Familial Idiopathic Basal Ganglia Calcifications Calcifications: Description
Familial Idiopathic Basal Ganglia Calcifications Calcifications (FIBGC, Fahr’s disease, Bilateral striopallidodentate calcinosis, Cerebrovascular ferrocalcinosis) is a rare neurodegenerative disease characterized by the bilateral symmetrical calcification of the basal ganglia.
The disorder is known to have affected about 60 families, although it is supposed to be underdiagnosed. Such patients are often misdiagnosed as having schizophrenia, dementia, or Parkinson’s disease. Calcium deposits appear in the basal ganglia, brain cortex, dentate nucleus and thalamus. Except the familial cases of Fahr’s disease non-familial cases were reported.
FIBGC is inherited in an autosomal dominant pattern. The mutations are found in SLC20A2 or PDGFRB gene. Other cases of FIBGC are associated with changes in chromosomes 2, 7, 9, and 14, although specific genes are not known.
The SLC20A2 (solute carrier family 20 member 2) gene regulates the synthesis a protein called sodium-dependent phosphate transporter 2 (PiT-2). This protein plays is needed to maintain phosphate homeostasis (regulating phosphate levels within the body) by transporting phosphate across cell membranes. The SLC20A2 gene mutations in FIBGC lead to the production of a PiT-2 protein that cannot effectively transport phosphate into cells. Phosphate levels in the bloodstream increases. In the brain, the excess phosphate combines with calcium and forms deposits.
The PDGFRB (platelet derived growth factor receptor beta) gene regulates production of a protein that plays a role in activating signaling pathways that control many cell processes, although it is unclear how these mutations cause FIBGC. Probably occurs alteration of signaling within cells that line blood vessels in the brain, causing them to take excessive amount of calcium. Alternatively, changes in the PDGFRB protein could disturb phosphate transport signaling pathways, causing an increase in phosphate levels and the formation of calcium deposits.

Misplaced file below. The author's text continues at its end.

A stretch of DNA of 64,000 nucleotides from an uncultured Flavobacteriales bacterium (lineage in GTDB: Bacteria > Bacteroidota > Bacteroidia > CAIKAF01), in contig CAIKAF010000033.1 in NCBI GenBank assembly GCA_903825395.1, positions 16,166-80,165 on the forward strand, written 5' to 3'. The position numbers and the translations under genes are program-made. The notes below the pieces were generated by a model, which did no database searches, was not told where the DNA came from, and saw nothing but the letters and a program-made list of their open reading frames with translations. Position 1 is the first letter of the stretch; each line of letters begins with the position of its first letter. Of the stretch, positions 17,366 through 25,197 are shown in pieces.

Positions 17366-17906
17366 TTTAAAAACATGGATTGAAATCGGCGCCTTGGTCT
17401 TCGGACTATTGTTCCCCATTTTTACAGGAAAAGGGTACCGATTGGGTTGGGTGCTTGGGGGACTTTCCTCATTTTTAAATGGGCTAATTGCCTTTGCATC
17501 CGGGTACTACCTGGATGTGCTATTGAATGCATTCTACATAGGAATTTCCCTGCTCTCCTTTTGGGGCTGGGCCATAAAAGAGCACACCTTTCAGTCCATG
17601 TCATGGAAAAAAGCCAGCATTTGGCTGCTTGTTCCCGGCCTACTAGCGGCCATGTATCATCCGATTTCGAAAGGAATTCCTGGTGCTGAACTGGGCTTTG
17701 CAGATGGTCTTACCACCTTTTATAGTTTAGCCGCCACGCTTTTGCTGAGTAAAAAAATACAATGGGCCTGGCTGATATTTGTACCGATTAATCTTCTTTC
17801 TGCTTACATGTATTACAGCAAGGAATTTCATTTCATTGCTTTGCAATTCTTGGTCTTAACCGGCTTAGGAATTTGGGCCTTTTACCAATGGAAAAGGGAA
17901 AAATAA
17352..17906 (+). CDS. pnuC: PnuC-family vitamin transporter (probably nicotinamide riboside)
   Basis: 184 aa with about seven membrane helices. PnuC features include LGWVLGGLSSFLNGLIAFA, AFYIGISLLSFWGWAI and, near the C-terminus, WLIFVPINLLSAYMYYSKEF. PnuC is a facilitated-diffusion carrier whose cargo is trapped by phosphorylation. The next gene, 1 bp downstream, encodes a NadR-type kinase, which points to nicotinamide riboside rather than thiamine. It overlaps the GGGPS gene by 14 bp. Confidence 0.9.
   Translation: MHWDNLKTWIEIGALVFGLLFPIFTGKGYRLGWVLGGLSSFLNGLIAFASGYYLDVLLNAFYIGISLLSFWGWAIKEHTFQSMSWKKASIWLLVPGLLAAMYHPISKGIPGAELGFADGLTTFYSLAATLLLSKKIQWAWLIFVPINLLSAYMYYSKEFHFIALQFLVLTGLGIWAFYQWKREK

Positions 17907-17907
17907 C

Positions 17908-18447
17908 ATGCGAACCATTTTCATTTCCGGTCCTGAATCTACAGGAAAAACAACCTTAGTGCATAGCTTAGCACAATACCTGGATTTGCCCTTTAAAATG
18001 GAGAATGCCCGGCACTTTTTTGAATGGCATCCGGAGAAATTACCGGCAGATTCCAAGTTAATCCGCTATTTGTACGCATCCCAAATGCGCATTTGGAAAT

It is suggested that calcium deposits lead to the characteristic features of FIBGC by interrupting signaling pathways in various parts of the brain. The most charecterisctic features of the disease are caused by the disturbed connection between the basal ganglia and the frontal lobes, which regulate the behavior and motivation of the humans.
The most commonly affected region of the brain is the lenticular nucleus and the internal globus pallidus. Calcifications in the caudate, dentate nuclei, putamen and thalami are also typical. The calcium deposites are also found in thalamus, centrum semi-ovale, cerebellum and cerebral white matter.
[See also: Menkes disease]
The familial history of familial Idiopathic Basal Ganglia Calcifications or at least one of parents is affected the offspring is at risk and genetic counseling is recommended.
Symptoms of Familial Idiopathic Basal Ganglia Calcifications
The symptoms of FIBGC include motor, psychiatric and behavioral disturbances. The signs appear usually in adulthood. The manifestation of FIBGC comprises clumsiness, fatigability, unsteady gait, slow or slurred speech, dysphagia, involuntary movements, or muscle cramping. Often the patients develop migraine and seizures.
Psychiatric features of the disorder are: cognitive impairment, depression, hallucinations, delusions, manic symptoms, anxiety, catatonia, schizophrenia-like psychosis, aggression, irritability and personality change. Other clinical features include: Parkinsonism, syncope, orthostatic hypotension, ataxia, headache, seizures, vertigo, stroke-like events, orthostatic hypotension, tremor, dysarthria, and paresis.
The severity of the disorder varies from person to person. While some persons seem to present to symptoms of the disease, the others develop significant motor and psychiatric problems.
To verify the diagnosis neuroimaging (CT, MRI, plain skull radiography) is required: the bilateral calcification of the basal ganglia can be seen. At the same time it is vital to exclude any metabolic, infectious, toxic, or traumatic cause. The familial history of the disorder and genetic testing will help identify the disease.
There is no specific treatment of the FIBGC. Usually the treatment includes symptomatic treatment. Anticholinergics are used to reveal the urinary incontinence, appropriate antiepileptic drugs (AEDs) are needed for seizures. To reduce the psychotic symptoms haloperidol or lithium carbonate can be used.
But there is no way known to avoid the disorder from the progression.